This is part two in a series on creative social media tools and opportunities for the church. For part one (my review of the new BibleGateway App) click here.
One of the great advantages of technology is the ease and availability of resources. Where it was once a struggle to have a Bible in my own language, I now have fifty translations available on my phone in only a few seconds. Another one of the great advances, has been the tools and resources that are available for discipleship training. Over the next couple of days, I will be reviewing three smartphone/tablet apps that can help you as you train, resource, and equip others to follow Jesus better.
Up first, I review the Multiply app (free to download and use). Visit their website here.
The good: It’s quick (and easy) to upload prayer requests, add to the conversation, share in community and connect with others. Also included are an abundance of resources including full video versions of past conferences, vision for how to multiply disciples, and resources and biblical training to lead with a group. The videos load quickly, the resources and group discussion guides are helpful, and can be available in the online app for and as a pdf. Everything is free and Francis Chan and David Platt are trying hard to equip and resource people to make disciple-making a priority.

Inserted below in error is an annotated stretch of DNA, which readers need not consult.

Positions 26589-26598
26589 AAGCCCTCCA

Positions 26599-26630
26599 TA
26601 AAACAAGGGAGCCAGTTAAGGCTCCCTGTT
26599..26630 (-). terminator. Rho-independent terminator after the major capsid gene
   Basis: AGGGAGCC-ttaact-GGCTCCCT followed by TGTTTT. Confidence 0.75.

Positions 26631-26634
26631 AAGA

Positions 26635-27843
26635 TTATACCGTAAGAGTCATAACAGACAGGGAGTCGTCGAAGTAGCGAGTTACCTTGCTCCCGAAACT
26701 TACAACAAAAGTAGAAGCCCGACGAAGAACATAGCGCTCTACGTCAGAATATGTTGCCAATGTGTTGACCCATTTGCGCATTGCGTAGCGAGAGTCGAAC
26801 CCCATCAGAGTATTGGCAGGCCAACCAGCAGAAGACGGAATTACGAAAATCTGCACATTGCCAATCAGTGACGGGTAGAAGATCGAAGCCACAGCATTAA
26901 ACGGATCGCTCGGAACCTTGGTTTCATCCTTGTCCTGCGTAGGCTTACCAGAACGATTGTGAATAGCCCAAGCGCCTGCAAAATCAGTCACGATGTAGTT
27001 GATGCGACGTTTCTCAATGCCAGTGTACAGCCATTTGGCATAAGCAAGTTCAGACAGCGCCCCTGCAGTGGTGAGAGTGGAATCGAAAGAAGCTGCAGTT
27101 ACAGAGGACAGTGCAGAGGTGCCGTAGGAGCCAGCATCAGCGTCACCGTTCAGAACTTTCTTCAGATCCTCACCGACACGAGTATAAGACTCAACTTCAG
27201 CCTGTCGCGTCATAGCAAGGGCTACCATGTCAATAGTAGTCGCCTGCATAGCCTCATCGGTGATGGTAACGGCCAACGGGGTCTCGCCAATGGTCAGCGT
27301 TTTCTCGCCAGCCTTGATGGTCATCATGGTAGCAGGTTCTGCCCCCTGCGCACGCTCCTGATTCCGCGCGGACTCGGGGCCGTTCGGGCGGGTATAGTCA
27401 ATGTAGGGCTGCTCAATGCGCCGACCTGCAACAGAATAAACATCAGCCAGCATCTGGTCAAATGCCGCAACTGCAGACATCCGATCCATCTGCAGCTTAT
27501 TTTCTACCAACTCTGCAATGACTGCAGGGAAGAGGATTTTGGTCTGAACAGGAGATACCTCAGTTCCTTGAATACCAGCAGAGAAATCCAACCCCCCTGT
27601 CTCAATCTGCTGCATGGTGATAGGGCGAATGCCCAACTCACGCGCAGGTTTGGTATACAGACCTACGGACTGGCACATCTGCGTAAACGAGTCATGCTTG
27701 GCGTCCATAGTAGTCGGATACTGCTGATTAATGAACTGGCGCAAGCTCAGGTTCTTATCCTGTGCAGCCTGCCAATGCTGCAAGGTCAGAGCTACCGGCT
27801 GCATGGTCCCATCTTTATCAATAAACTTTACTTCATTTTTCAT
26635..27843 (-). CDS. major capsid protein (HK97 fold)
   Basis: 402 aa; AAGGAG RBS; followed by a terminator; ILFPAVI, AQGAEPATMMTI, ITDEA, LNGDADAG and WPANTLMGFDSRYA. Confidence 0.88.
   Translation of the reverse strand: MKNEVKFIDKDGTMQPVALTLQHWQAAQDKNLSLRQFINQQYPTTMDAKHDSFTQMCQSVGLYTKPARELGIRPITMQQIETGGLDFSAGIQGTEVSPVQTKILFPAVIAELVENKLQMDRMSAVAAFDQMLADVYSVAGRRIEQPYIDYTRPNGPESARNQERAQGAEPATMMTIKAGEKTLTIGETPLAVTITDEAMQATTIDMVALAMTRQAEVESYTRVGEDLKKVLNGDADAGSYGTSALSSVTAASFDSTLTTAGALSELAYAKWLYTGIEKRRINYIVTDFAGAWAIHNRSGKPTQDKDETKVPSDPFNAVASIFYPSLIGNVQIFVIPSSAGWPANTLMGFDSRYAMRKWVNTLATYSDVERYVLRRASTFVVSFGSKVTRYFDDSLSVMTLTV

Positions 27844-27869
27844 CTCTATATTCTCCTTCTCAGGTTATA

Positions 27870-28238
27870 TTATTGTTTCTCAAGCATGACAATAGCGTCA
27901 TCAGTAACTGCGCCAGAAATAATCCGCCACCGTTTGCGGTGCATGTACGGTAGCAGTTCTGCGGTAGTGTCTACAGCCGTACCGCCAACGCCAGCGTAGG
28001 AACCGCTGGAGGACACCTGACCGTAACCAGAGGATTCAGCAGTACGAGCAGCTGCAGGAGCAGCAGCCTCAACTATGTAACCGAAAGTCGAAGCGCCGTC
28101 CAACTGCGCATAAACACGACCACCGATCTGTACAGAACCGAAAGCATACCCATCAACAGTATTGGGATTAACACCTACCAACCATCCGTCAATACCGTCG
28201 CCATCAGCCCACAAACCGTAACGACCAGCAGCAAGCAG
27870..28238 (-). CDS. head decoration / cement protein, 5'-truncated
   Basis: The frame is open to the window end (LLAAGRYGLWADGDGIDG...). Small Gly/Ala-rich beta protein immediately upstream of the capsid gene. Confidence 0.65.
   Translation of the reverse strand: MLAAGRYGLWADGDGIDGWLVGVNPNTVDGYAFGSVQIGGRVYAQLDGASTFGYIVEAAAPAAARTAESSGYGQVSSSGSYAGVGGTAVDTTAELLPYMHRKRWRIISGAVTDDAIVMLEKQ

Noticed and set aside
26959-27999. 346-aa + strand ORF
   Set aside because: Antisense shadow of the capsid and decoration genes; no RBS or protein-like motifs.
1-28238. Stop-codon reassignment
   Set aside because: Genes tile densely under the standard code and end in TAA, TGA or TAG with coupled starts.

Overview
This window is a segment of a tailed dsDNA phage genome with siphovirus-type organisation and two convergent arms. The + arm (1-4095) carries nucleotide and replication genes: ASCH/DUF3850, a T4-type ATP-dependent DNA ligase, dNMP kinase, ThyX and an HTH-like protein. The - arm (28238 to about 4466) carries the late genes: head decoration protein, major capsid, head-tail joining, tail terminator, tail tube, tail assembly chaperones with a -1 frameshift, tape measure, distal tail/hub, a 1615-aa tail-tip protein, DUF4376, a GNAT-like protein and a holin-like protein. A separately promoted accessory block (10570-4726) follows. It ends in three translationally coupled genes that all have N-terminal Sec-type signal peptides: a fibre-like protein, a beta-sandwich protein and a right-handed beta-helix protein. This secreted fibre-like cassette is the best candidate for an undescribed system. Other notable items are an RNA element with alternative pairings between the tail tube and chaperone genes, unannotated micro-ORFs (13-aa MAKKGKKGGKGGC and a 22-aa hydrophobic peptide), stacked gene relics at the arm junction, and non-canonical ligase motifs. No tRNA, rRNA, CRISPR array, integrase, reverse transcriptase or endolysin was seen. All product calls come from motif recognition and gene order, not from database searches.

The bad: There’s not a lot of bad, but here are a few that stood out to me. Some of the audio on the videos had trouble and between no sound or very little sound at points, it’s hard to follow. The app is little more than a mobile version of the Multiply website, so unless you feel the need to be super connected to either the Multiply Movement or Francis Chan or David Platt, you’re not going to gain a whole lot here. I consider it less a true app and more a really nice mobile platform. Some might have trouble with the theology, those looking for an explicitly Anabaptist, or even largely Anabaptist centered theology will be disappointed (though I also don’t think that should take away from the good material that is there). The last concern for me is a about the privacy and sharing. While I think the prayer request idea is good, the social media integration allows me to share anybody’s prayer request on Facebook and Twitter. The idea is nice, but privacy concerns are there. While sharing is good and valuable in a trusted community, the fact that anybody can post these publicly could be troublesome if use incorrectly.
Summary: Overall, a very good app and design. Smooth, quick, and easy to use are huge advantages. While I have some reservations about privacy concerns and audio/visuals at time, it is a helpful tool for those that feel ready to take the next (or first) step into discipling others. The fact that all of the resources (except the Multiply book) are free is also something that shouldn’t be dismissed too quickly, even if they are just used for informative purposes or as a starting point. I’d like to see a greater use of social media and the integration of things like Twitter feeds, and maybe a true mobile app with unique resources, but overall a good tool to consider as you disciple others.
Final score: 4 out of 5 stars